Fusion bonded epoxy coating

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Fusion bonded epoxy coating, also known as fusion-bond epoxy powder coating and commonly referred to as FBE coating, is an epoxy-based powder coating that is widely used to protect steel pipe used in pipeline construction from corrosion. It is also commonly used to protect reinforcing bars (though being phased out as of 2005[1]) and on a wide variety of piping connections, valves etc.[2] FBE coatings are thermoset polymer coatings.[3] They come under the category of protective coatings in paints and coating nomenclature. The name fusion-bond epoxy is due to resigning cross-link and the application method, which is different from a conventional paint. In 2020 the market size was quoted at 12 billion dollars.[4]

The resin and hardener components in the dry powder FBE stock remain unreacted at normal storage conditions. At typical coating application temperatures, usually in the range of 180 to 250 °C (356 to 482 °F), the contents of the powder melt and transform to a liquid form. The liquid FBE film wets and flows onto the steel surface on which it is applied, and soon becomes a solid coating by chemical cross-linking, assisted by heat. This process is known as “fusion bonding”. The chemical cross-linking reaction taking place in this case is irreversible. Once the curing takes place, the coating cannot be returned to its original form by any means. Application of further heating will not “melt” the coating and thus it is known as a “thermoset” coating.


Since their introduction as a protective coating in early 1960s, FBE coating formulations had gone through vast improvements and developments. Today, various types of FBE coatings, which are tailor-made to meet various requirements are available. FBEs are available as stand-alone coatings as well as a part in multi-layers. FBE coatings with different properties are available to suit coating application on the main body of pipe, internal surfaces, girth welds as well as on fittings.

Chemistry of FBE coatings[edit]

Structure of unmodified Bis phenol A type epoxy prepolymer. n denotes the number of polymerized sub units and is in the range from 0 to about 25

Essential components of a powder coating are:[5]

  1. Resin.
  2. Hardener or curing agent.
  3. Fillers and extenders.
  4. Colour pigments.

The resin and hardener part together is known as the "Binder". As the name indicates, in Fusion bonded epoxy coatings the resin part is an "epoxy" type resin. “Epoxy” or “Oxirane” structure contains a three membered cyclic ring — one oxygen atom connected to two carbon atoms – in the resin molecule. This part is the most reactive group in the epoxy resins. Most commonly used FBE resins are derivatives of bisphenol A and epichlorohydrin. However, other types of resins (for example bisphenol F type) are also commonly used in FBE formulations to achieve various properties, combinations or additions. Resins are also available in various molecular lengths, to provide unique properties to the final coating.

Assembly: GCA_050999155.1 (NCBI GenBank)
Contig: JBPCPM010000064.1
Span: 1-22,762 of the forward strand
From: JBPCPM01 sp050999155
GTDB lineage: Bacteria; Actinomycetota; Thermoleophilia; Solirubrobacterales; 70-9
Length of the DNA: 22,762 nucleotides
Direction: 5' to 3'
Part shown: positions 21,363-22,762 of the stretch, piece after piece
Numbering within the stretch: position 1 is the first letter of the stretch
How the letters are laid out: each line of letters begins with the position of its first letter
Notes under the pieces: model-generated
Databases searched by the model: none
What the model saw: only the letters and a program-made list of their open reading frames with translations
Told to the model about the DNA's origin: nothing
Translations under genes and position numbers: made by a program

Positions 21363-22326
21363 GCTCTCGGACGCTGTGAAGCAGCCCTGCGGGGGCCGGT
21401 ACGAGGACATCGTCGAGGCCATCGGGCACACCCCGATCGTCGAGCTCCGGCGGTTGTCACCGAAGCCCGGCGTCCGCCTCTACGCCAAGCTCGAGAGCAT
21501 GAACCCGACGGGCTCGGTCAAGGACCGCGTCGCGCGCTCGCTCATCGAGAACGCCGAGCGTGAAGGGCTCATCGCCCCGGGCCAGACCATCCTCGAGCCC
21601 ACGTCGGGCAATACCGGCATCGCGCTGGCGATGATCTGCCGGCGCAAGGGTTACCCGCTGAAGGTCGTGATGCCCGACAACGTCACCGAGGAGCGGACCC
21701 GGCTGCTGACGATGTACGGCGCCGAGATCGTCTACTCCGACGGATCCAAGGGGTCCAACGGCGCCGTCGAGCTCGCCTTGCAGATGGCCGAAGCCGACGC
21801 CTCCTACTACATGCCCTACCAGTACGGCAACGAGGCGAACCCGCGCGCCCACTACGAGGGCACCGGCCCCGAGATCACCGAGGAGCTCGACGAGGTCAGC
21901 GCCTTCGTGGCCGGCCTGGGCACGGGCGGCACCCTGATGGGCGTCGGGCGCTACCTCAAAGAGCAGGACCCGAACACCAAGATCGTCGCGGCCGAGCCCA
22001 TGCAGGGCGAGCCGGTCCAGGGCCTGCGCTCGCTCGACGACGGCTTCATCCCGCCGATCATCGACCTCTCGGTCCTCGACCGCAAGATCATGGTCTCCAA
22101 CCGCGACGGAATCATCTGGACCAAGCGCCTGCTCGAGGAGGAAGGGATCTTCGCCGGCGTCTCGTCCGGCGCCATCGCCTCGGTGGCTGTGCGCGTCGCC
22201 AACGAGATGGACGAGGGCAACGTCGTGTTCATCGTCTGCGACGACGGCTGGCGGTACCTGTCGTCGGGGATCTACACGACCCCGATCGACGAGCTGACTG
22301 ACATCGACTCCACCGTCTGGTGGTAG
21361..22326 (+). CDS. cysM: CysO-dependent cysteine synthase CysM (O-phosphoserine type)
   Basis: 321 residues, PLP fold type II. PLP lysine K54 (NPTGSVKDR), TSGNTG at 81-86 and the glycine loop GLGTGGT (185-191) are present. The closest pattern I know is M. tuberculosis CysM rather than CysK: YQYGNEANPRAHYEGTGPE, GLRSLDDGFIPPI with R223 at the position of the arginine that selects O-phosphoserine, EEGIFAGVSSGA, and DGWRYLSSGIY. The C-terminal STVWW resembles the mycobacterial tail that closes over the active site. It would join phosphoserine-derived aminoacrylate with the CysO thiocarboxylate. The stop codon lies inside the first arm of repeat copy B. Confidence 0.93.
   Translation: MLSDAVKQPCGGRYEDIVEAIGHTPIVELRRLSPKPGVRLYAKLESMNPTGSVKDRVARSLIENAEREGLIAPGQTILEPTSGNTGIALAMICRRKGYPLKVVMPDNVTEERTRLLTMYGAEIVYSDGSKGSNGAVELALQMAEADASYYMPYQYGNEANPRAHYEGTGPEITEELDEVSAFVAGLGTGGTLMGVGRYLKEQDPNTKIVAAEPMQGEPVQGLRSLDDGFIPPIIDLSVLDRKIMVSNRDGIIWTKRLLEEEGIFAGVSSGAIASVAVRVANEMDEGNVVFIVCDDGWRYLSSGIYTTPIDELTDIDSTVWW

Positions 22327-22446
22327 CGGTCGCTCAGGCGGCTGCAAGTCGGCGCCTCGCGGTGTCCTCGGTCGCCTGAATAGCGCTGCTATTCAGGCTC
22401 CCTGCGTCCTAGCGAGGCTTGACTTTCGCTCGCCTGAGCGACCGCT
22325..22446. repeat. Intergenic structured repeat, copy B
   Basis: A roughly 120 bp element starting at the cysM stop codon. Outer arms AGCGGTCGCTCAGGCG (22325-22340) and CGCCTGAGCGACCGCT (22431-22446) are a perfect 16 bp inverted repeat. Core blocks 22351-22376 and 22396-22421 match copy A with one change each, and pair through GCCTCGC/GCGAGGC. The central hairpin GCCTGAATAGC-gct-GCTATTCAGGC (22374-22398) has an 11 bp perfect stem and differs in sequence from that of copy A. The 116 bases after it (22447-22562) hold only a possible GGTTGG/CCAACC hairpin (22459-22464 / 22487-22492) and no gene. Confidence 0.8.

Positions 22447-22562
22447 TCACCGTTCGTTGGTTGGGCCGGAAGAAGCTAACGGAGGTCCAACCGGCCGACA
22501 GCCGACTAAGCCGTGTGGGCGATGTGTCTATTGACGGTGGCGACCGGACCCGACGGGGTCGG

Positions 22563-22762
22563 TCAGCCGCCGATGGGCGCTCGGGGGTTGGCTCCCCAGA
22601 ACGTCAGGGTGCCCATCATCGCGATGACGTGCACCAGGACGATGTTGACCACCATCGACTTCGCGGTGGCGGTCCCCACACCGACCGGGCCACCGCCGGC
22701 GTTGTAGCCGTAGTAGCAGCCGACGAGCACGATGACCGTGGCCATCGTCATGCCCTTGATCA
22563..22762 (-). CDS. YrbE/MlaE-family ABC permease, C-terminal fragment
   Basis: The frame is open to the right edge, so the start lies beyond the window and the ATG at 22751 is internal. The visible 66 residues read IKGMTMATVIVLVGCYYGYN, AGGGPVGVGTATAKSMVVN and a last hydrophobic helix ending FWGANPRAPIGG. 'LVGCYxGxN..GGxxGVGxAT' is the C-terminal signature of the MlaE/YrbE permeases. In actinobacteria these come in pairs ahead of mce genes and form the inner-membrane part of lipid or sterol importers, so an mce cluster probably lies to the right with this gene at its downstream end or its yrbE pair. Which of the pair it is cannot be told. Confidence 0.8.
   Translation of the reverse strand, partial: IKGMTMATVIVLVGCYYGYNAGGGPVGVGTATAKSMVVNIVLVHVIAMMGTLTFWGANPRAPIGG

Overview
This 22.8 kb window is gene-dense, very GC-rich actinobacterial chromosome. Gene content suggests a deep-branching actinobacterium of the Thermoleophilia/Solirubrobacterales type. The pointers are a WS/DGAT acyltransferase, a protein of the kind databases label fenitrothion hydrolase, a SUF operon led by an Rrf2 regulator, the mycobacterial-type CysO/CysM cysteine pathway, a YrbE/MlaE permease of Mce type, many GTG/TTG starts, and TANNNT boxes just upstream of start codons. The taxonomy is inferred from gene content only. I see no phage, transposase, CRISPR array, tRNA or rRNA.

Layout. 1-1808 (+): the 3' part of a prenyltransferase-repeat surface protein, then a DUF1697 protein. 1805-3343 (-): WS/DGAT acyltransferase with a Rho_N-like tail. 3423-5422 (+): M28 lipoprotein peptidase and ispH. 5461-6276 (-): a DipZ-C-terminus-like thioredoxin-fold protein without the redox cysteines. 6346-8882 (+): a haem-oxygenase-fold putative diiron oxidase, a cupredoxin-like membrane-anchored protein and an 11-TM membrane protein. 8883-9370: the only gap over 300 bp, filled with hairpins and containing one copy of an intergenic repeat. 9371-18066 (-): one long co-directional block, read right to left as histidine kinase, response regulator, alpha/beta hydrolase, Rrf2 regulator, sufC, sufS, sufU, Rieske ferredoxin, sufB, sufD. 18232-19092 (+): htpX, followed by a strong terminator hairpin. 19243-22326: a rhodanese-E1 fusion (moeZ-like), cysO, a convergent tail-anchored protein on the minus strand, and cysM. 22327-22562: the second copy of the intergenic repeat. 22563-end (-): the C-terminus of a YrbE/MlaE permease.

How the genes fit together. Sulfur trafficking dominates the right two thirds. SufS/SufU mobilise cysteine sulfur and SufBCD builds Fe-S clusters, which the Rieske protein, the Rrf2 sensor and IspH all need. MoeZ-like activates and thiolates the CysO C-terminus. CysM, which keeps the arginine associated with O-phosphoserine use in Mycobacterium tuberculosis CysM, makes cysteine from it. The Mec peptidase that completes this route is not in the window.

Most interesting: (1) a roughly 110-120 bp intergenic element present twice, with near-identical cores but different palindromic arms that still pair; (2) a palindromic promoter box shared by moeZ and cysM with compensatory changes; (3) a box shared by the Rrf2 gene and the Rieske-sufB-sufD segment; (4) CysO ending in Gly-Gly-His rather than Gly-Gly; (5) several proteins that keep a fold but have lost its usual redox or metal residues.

The second most important part of FBE coatings is the curing agent or hardener. Curing agents react either with the epoxy ring or with the hydroxyl groups, along the epoxy molecular chain. Various types of curing agents, used in FBE manufacture, include dicyandiamide, aromatic amines, aliphatic diamines and organic acid anhydrides.[6] The selected curing agent determines the nature of the final FBE product – its cross linking density, chemical resistance, brittleness, flexibility etc. The ratio of epoxy resins and curing agents in a formulation is determined by their relative equivalent weights.

In addition to these two major components, FBE coatings include fillers, pigments, extenders and various additives, to provide desired properties. These components control characteristics such as permeability, hardness, colour, thickness, gouge resistance etc. All of these components are normally dry solids, even though small quantities of liquid additives may be used in some FBE formulations. If used, these liquid components are sprayed into the formulation mix during pre-blending in the manufacturing process.

The standard for FBE coating of pipelines is ISO 21809 Part 2.

FBE powder manufacturing process[edit]

Essential parts of a powder coating manufacturing plant are:

  1. weighting station,
  2. pre-blending station,
  3. an extruder, and
  4. a classifier or grinding unit.

The components of the FBE formulation are weighed and pre-blended in high speed mixers. The mix is then transferred to a high-shear extruder. FBE extruders incorporate a single or dual screw setup, rotating within a fixed clamshell barrel. A temperature range[vague] from 50 °C to 100 °C is used within the extruder barrel. This setup compresses the FBE blend, while heating and melting it to a semi-liquid form. During this process, the ingredients of the molten mix are dispersed thoroughly. Because of the fast operation of the extruder and relatively low temperature within the barrel, the epoxy and hardener components will not undergo a significant chemical reaction. The molten extrudate then passes between cold-rollers and becomes a solid, brittle sheet. It then moves to a “Kibbler”, which chops it into smaller chips. These chips are ground, using high speed grinders (classifiers) to a particle size of less than 150 micrometers (standard specifications requires 100% pass through in 250 micrometer sieves and maximum 3% retains in 150 micrometer sieve). The final product is packaged in closed containers, with particular care given to avoid moisture contamination. Normal storage temperatures of FBE powder coatings are below 25 °C (77 °F) in air-conditioned warehouses.

FBE coating application process[edit]

Regardless of the shape and type of steel surface to be coated, the FBE powder coating application has three essential stages:

  1. the steel surface is thoroughly cleaned,
  2. the cleaned metal part is heated to the recommended FBE powder application temperature, and
  3. the application and curing stage.

The advantage of pipe and rebar is that their round shape allows continuous linear application over the exterior surface, while the parts are moved in a conveyor through the powder application booth, ensuring high throughput. On fittings, etc., the coating is applied by manual spray guns. Another method of application is "fluid-dip" process, in which the heated components are dipped in a fluidized powder bed (see below).